Left-wing fact checker admits that Trump did not call neo-Nazis 'very fine people'

 June 24, 2024

For the past seven years, former President Donald Trump has denied allegations that he praised neo-Nazis following a 2017 riot in Charlottesville, Virginia.

Yet in a surprising development, the left-leaning fact check website Snopes recently vindicated Trump's claim.

Trump said neo-Nazis "should be condemned totally"

According to Breitbart, Snopes put out an article this past Friday which addressed the claim that Trump characterized white supremacists as being "very fine people."

Snopes observed that Trump did say at a press conference that there were "very fine people on both sides" at a protest over the removal of a confederate statue.

However, the then-president clarified that he was "not talking about the neo-Nazis and the white nationalists, because they should be condemned totally."

"But you had many people in that group other than neo-Nazis and white nationalists, okay? And the press has treated them absolutely unfairly," Trump went on to declare.

Joe Biden used Charlottesville hoax to launch campaign

Snopes concluded by stating, "In sum, while Trump did say that there were 'very fine people on both sides,' he also specifically noted that he was not talking about neo-Nazis and white supremacists and said they should be 'condemned totally.' Therefore, we have rated this claim 'False.'"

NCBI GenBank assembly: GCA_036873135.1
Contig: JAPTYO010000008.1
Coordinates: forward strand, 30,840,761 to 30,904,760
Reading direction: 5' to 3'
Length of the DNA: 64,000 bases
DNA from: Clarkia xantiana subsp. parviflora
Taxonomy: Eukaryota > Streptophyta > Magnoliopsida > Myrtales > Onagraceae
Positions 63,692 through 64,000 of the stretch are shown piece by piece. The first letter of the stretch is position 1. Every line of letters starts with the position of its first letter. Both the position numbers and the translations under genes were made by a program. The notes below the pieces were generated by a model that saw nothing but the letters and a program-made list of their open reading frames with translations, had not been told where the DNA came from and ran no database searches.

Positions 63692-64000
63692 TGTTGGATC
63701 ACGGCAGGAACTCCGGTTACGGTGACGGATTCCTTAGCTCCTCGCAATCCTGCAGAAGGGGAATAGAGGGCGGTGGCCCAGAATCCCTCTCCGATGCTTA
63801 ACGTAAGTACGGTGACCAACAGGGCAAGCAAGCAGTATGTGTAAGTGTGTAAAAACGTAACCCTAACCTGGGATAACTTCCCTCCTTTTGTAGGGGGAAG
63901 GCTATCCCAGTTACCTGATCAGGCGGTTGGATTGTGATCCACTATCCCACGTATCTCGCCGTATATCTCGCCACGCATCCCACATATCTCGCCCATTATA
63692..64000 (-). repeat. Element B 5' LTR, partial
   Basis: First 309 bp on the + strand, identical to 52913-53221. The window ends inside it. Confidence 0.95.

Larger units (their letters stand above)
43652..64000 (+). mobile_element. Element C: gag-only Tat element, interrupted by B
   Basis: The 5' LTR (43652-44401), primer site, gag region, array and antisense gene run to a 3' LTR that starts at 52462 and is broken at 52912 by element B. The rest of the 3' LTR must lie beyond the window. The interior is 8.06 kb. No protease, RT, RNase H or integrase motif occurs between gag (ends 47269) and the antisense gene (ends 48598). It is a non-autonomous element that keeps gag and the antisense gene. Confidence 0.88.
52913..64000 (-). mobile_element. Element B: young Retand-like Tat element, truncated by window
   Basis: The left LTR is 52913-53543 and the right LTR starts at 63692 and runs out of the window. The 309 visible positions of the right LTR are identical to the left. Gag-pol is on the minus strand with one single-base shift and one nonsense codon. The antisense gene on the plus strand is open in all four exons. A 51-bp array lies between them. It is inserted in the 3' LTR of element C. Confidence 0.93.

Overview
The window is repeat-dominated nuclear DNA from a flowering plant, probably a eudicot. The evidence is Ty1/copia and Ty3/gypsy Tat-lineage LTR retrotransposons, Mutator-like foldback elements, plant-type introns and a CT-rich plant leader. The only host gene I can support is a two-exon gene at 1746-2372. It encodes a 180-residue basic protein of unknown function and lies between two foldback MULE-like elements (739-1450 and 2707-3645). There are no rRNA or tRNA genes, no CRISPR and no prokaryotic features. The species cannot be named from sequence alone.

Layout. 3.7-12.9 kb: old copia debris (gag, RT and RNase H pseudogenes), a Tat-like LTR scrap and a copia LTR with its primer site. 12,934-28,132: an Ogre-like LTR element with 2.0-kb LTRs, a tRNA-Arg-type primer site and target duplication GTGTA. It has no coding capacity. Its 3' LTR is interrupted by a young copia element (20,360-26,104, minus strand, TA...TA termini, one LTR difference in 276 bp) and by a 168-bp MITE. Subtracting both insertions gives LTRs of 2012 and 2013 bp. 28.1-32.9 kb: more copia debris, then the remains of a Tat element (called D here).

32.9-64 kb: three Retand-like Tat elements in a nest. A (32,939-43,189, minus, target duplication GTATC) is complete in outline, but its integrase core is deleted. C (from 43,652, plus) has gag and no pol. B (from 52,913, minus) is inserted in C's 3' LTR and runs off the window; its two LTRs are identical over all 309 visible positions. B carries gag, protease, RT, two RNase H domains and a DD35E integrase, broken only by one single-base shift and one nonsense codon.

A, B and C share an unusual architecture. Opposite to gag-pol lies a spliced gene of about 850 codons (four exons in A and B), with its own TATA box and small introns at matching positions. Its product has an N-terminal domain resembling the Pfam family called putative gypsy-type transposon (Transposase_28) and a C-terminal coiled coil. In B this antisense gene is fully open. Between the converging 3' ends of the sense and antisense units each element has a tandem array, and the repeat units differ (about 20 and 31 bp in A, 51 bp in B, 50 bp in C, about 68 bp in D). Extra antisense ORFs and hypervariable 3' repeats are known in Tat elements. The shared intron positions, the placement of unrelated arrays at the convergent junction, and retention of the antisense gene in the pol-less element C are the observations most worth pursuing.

Breitbart pointed out that the false depiction of Trump's comments has been repeatedly used by Democrats for the better part of a decade.

The hoax featured prominently in President Joe Biden's announcement in 2019 that he was launching a White House run.

"And that's when we heard the words of the president of the United States that stunned the world and shocked the conscience of this nation," Biden said of the Charlottesville riot in a campaign video.

"He said there were, quote, 'Some very fine people on both sides.' Very fine people on both sides? With those words, the president of the United States assigned moral equivalency between those spreading hate and those with the courage to stand against it," Biden continued.

Op-ed accused Trump of giving "comfort and support" to white supremacists

Those words echoed similar comments which Biden made in a 2017 op-ed for The Atlantic titled, "We Are Living Through a Battle for the Soul of This Nation."

"Today we have an American president who has publicly proclaimed a moral equivalency between neo-Nazis and Klansmen and those who would oppose their venom and hate," he wrote.

"We have an American president who has emboldened white supremacists with messages of comfort and support," Biden added.

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Thomas Jefferson
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